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    I would doubt it. If I remember correctly there was a time when the funding of the envelopes was a published figure (perhaps as far back as the Kwan/Cohen days), and I doubt it would have covered 50% even back then. And if I am not mistaken, funding decreased (or at least the way envelopes are funded) changed quite a bit post-Torino. Maybe Syliva, or some other well connected people can recall better then I do however?
  19. jiejie

    jiejie Active Member

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    Doubt if it covers more than about 20%.
  20. pairskatingfan

    pairskatingfan New Member

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    :wideeyes: how are skaters in team B and lower expected to want to continue to skate then?
  21. Sylvia

    Sylvia Whee, summer club comps!

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    I posted the following in a U.S. team envelope thread 4 years ago:
    U.S. skaters/teams in the A and B envelopes normally qualify for additional USOC funding as well (I don't know the amounts).

    Skaters' annual training expenses can vary significantly depending on where and with whom they train. Some rinks might offer ice time discounts for skaters that place well at Nationals and/or Olympics/Worlds, for example, or for those who coach a certain number of hours/group classes at the rink.

    ETA that I started this thread back in May 2012 for general reference and info:
    Funding of international skaters: federation/gov't/private/other support & prize $$$
    Last edited: Apr 22, 2014
    Vash01 and (deleted member) like this.
  22. jiejie

    jiejie Active Member

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    Math time. So if a typical Team A single skater's expenses are running in the USD 75,000-80,000 per year--an amount I've often heard bandied about, funding of 18,000 would be about 22-25% of that. Assuming USFS is running even leaner than from 4-5 years ago, Team envelope amount provided this season could be lower. Percentage quibbling aside, it's obvious that it's not even close to the support needed to get the job done, though it is not insignificant either. Team B and below are hurting even more, as many of these skaters aren't yet in a position to have made enough splash to get commercial sponsorships, paid show appearances, or big competition prize money. It's really a tough financial row to hoe and current trajectory of skating in the US doesn't trend favorable.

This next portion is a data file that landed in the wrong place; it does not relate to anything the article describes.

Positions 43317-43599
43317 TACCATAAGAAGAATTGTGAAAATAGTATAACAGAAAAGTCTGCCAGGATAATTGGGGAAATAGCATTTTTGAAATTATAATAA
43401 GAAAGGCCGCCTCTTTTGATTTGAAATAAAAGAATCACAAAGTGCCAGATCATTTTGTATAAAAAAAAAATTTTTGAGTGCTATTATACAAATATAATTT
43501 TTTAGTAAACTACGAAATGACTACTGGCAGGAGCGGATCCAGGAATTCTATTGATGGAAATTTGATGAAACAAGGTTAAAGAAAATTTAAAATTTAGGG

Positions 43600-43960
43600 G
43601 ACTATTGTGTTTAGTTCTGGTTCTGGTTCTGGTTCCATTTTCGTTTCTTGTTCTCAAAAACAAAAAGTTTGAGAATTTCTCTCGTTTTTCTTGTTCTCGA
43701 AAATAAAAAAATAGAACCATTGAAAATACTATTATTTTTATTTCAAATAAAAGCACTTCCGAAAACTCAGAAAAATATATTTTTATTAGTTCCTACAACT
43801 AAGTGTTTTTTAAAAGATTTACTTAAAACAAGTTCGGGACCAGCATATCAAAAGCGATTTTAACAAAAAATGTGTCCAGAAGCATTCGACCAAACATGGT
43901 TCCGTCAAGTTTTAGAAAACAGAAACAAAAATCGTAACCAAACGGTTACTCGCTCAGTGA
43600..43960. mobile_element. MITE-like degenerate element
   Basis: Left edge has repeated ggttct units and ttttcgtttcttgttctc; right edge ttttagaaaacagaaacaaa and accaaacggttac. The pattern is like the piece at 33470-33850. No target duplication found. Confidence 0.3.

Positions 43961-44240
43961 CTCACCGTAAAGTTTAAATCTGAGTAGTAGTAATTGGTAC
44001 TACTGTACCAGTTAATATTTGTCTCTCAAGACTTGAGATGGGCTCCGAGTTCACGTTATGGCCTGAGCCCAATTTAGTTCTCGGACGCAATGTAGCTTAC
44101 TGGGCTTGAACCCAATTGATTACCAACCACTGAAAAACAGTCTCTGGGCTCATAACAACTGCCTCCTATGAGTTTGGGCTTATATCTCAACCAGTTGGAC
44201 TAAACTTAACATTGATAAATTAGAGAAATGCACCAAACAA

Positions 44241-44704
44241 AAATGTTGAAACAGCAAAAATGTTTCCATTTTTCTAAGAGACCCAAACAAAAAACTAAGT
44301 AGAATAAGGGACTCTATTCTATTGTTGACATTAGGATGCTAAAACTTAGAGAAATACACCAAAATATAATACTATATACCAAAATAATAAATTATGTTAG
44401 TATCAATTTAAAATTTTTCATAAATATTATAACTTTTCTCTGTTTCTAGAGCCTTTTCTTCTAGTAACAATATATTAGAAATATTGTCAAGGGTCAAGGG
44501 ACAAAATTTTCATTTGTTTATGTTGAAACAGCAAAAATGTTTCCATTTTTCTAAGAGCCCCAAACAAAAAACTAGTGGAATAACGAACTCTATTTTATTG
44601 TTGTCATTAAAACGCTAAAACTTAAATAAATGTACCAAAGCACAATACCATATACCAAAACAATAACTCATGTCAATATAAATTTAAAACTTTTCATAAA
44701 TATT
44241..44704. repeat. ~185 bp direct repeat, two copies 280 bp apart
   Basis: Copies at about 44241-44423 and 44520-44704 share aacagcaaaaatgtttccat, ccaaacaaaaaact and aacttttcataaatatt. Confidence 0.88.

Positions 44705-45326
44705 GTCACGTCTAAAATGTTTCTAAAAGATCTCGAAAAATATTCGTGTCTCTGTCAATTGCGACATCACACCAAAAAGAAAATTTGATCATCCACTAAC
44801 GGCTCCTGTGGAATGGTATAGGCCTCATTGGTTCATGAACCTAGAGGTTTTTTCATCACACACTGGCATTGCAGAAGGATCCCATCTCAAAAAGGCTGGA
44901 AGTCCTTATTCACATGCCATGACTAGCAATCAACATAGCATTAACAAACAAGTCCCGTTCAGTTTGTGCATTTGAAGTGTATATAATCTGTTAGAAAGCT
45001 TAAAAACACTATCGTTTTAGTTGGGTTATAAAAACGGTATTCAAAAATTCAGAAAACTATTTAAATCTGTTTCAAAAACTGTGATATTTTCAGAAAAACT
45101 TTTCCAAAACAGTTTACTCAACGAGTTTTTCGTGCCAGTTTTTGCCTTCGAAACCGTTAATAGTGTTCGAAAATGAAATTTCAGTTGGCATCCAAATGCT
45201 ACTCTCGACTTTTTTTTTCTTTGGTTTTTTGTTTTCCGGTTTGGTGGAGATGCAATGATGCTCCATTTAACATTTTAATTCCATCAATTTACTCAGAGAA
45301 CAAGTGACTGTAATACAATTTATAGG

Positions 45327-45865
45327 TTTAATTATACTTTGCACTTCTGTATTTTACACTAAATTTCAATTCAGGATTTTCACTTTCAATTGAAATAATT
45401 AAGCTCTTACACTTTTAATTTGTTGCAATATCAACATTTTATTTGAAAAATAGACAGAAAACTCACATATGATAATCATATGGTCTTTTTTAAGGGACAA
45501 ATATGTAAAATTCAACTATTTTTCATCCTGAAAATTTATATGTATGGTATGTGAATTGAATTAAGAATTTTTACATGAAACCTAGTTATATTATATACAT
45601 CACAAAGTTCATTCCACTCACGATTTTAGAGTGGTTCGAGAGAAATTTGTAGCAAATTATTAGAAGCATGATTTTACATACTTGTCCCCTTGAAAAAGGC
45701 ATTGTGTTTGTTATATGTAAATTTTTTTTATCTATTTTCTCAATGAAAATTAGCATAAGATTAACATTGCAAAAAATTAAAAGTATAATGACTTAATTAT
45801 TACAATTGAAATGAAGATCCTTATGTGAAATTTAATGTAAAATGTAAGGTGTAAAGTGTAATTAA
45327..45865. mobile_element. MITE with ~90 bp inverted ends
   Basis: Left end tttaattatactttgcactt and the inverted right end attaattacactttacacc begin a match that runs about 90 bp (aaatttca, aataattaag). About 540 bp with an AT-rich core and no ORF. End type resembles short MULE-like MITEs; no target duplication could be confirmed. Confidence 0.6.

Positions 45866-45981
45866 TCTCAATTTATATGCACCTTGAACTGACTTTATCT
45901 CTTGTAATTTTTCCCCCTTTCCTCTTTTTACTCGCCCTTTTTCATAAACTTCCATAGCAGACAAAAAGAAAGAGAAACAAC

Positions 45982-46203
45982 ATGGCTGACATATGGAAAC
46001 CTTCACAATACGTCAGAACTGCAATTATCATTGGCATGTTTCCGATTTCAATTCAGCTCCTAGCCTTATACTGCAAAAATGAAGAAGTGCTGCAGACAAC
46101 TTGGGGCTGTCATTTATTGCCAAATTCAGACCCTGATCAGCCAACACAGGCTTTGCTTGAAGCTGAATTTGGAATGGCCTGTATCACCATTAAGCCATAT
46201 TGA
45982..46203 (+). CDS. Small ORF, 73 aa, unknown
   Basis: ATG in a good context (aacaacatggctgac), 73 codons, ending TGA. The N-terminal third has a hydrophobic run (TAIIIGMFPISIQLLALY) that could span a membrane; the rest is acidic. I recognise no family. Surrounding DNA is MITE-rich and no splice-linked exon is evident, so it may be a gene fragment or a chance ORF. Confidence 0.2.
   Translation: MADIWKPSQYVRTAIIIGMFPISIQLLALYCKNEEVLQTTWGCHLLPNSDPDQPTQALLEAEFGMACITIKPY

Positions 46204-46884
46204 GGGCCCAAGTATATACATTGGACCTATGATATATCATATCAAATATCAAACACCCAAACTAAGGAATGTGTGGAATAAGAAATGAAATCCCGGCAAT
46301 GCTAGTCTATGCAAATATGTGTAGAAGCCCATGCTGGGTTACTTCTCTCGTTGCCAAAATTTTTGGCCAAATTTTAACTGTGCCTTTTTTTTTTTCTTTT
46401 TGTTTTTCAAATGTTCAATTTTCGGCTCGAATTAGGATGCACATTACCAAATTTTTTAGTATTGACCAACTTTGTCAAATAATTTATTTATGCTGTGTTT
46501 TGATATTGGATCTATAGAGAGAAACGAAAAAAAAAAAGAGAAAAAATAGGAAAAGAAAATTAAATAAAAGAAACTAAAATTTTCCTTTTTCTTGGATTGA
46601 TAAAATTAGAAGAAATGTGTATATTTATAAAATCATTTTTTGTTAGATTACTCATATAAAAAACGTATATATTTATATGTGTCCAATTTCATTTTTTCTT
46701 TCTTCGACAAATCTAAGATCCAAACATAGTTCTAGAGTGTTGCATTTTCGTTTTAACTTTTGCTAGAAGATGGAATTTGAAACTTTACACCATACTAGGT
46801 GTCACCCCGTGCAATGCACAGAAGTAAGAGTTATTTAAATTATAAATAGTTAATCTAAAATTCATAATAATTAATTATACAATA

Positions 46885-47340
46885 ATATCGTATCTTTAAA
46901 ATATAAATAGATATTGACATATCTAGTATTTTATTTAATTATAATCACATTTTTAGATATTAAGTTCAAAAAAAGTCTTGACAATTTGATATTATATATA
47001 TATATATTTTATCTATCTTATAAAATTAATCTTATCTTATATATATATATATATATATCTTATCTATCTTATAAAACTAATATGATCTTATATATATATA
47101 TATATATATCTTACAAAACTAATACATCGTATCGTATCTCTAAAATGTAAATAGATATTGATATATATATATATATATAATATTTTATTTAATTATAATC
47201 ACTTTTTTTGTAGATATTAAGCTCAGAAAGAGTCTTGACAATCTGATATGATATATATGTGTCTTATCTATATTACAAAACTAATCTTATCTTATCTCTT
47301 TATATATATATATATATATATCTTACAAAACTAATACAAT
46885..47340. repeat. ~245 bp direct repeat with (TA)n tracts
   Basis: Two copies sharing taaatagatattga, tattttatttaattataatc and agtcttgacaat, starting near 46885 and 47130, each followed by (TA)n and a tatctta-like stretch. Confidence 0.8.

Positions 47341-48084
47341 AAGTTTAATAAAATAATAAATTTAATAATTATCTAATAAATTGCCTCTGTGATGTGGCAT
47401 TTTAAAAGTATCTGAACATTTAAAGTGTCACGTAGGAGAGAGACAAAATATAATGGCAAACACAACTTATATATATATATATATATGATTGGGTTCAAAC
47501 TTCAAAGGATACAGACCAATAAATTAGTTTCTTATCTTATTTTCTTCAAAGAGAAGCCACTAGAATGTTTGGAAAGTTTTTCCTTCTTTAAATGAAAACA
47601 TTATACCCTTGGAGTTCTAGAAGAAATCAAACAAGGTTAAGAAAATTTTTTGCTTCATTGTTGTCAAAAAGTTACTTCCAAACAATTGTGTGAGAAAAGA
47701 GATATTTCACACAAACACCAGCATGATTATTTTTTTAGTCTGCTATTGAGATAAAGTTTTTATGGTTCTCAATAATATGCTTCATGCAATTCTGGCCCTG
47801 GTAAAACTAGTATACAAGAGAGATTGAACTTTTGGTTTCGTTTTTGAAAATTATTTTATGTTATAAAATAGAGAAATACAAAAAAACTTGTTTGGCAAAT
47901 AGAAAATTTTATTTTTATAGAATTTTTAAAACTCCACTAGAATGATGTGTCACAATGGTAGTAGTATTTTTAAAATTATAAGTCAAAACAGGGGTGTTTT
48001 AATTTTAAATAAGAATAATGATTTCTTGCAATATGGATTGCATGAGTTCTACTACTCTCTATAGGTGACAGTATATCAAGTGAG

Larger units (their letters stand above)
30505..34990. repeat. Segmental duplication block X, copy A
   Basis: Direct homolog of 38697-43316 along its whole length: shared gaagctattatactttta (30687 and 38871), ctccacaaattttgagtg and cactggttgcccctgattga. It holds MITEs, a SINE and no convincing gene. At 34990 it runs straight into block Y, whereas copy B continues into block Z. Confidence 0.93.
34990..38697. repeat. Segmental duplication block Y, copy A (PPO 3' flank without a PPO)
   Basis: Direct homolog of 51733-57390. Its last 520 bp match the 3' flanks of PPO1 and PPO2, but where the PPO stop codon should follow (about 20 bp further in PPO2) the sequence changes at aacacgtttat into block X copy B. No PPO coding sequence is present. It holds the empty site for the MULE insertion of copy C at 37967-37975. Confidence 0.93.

23. Skittl1321

    Skittl1321 Well-Known Member

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    At least US skaters don't have to pay their own way to competitions like smaller fed skaters do.
  24. clairecloutier

    clairecloutier Active Member

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    I think Jeremy Abbott said recently that his combined funding from both USFSA and U.S. Olympic Committee only covered about 50 percent of his expenses.
  25. Sylvia

    Sylvia Whee, summer club comps!

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    Abbott was in the Team B Tier 1 envelope this season. ETA: I believe he elected to have the extra expense of having a trainer accompany him to his competitions as well.

    Right, but many coaches often charge their skaters for "lost lessons" and/or other extra expenses when they accompany them to internationals.
    Last edited: Apr 22, 2014
  26. dr.frog

    dr.frog Well-Known Member

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    FWIW, the parent of a JGP skater told me ~10 years ago that every international ended up costing them about $5000 extra in coaching and other expenses. I'm sure a big event like Worlds costs even more.
  27. stjeaskategym

    stjeaskategym Well-Known Member

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    Maybe I'm just not thinking hard enough, but how could it cost that much for a US skater? Travel, hotel, and meal expenses are covered (not sure about transportation to and from the airport). Unless a skater is traveling with multiple coaches and/or family members (which a lot of times they don't), or spending a lot of money on optional things like sightseeing/souvenirs/additional food&transportation (rental car/taxi, etc), how could it be costing them such a high number?
  28. clairecloutier

    clairecloutier Active Member

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    See Sylvia's response above. Coaches charge the skater involved for the income they lose during competition, that is, the income they would have made teaching other skaters at home. Which makes sense from the coach's perspective. I'll bet there are lots of other expenses we're not aware of either. And you're taking your kid/yourself to a foreign country that you may never visit again, naturally you're going to want to sightsee a bit.
  29. Skittl1321

    Skittl1321 Well-Known Member

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    International coaches likely do that as well. But the skater from those smaller feds also has to pay their airfare for themselves and their team.
    It is extremely expensive to be a US skater, but I really think skaters from other feds are much worse of. (And then others much better...)

    That's not a skating expense though.
  30. lauren329

    lauren329 Member

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    Also I find it interesting that USFS broke the A envelope into tiers (which I think they've moved away from in recent years) resulting in Jeremy, Chock/Bates and Castelli/Shnapir receiving better funding envelopes than Jason, Polina and Ashley.
  31. Coco

    Coco Well-Known Member

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    These costs make it all the more remarkable that the skaters always look so tiffed at international events. I can't even imagine the pressure on the parents to keep paying for things, especially the parents of 'normal' means.
  32. pairskatingfan

    pairskatingfan New Member